Testimonies From the Day the Towers Came Down

An Oral History of 9/11
By Garrett M. Graff

In the days after 9/11, a conventional wisdom took hold among the elite factions of the reflective class, the central tenet of which was that things had now “changed forever.” Irony, disaffection, superficiality, mindless consumerism, time wasting — hallmarks of blithe living enjoyed by the “Seinfeld” generation — had now fallen into a cultural mortar and pestle, ground into dust and replaced by our collective privileging of depth, compassion, earnestness, complexity, meaning. Old boyfriends called and said they were sorry — for cheating and dawdling, for failures of commitment and appreciation. Art, journalism, popular culture would all sober up. Someone like Jeff Koons would have to find a new line of work — maybe he could get a job at UNICEF. As a country, we were now on an accelerated path to maturity. Sept. 12 did not look into the future and see the social latency, the fractured attention, the Rich Kids of Instagram.

New York itself was expected to diminish both in size and mythology. People would leave their brownstones and apartments, protect their families from the inevitable march of terror and go to Maine or Canada or New Zealand. But as it happened, few abandoned their lives for the presumable haven of the pastoral. Most remained in the city and in the subsequent years close to 500,000 others joined them. In the aftermath of the attacks on the World Trade Center, New York would experience one of the greatest real estate booms in its history.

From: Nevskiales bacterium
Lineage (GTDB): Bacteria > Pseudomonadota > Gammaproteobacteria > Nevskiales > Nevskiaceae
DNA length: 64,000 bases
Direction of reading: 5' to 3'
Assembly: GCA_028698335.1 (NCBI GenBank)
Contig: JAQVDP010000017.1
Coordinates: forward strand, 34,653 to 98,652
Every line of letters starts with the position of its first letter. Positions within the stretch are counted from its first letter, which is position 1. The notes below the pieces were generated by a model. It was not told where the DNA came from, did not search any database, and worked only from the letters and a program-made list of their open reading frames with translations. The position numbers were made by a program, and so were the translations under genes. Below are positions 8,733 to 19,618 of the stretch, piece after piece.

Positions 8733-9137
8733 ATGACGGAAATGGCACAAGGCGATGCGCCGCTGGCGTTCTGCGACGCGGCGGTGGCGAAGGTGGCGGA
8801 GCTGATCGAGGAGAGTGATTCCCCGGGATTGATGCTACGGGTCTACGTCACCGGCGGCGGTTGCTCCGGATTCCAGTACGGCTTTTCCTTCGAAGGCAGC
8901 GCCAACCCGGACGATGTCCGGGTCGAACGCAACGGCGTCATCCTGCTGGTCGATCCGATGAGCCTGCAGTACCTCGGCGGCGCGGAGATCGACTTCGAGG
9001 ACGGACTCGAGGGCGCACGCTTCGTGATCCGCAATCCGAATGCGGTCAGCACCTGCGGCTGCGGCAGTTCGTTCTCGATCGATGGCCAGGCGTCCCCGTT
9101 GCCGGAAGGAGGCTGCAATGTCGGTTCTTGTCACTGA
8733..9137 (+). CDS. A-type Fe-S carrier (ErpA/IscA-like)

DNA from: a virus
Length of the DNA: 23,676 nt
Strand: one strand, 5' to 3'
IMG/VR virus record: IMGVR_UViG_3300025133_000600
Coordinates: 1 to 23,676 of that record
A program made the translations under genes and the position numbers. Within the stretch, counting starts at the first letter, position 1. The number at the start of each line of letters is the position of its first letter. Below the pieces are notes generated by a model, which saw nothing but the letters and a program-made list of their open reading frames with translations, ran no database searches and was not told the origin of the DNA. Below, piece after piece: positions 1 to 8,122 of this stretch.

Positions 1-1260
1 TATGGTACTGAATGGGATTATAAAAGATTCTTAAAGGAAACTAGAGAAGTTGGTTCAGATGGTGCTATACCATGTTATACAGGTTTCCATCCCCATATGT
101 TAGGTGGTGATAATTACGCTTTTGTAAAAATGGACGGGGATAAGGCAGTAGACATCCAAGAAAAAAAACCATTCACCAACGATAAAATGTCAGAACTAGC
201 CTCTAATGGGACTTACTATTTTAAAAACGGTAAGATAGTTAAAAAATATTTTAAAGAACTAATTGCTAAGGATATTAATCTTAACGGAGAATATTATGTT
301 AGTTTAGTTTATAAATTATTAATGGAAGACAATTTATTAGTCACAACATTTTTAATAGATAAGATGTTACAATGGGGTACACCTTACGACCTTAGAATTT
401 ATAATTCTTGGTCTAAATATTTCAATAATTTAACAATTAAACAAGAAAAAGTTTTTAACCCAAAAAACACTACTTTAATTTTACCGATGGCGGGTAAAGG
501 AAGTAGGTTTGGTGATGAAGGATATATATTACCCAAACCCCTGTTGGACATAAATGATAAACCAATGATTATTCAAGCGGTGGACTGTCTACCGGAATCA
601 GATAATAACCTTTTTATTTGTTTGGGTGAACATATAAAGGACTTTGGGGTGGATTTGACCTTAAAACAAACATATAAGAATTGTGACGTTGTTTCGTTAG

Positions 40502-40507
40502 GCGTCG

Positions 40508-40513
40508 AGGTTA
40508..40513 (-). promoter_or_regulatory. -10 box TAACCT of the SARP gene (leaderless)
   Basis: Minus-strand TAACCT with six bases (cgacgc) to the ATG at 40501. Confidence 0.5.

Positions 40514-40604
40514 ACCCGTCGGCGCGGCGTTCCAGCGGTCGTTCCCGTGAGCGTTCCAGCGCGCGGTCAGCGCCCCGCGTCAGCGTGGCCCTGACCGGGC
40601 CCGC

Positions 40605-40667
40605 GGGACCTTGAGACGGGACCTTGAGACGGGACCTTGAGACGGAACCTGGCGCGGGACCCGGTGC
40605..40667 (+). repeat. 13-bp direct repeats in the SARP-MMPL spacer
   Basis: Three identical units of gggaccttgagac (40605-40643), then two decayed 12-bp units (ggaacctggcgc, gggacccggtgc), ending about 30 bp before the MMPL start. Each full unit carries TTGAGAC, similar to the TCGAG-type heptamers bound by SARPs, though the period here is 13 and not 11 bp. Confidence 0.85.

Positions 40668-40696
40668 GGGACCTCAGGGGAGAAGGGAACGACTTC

Things did change for those intimately connected to the events of 9/11, either by virtue of what happened on that Tuesday morning or because of the two misguided wars the attacks precipitated. It is with the first group that the journalist Garrett M. Graff now finds himself involved, after years spent writing about the consequences of 9/11 in terms of geopolitics and national security. “The Only Plane in the Sky: An Oral History of 9/11” is a book exquisitely suited to audio format, a detailed cataloging of hundreds of personal stories, read by actors and culled from 5,000 oral histories conducted and archived around the country.

Oral history is the telling of the past in its most democratic construction. It fell out of fashion in the late 19th century, underwent a revival in the 1960s and then eventually faded from view again as data and analysis assumed greater value over plain narrative. Graff’s project beautifully achieves its chief goal — educating people too young or born too late to remember what the day of Sept. 11, 2001, felt like. But it also restores a form to its rightful place as necessity.

The article was originally published by Newyorktimes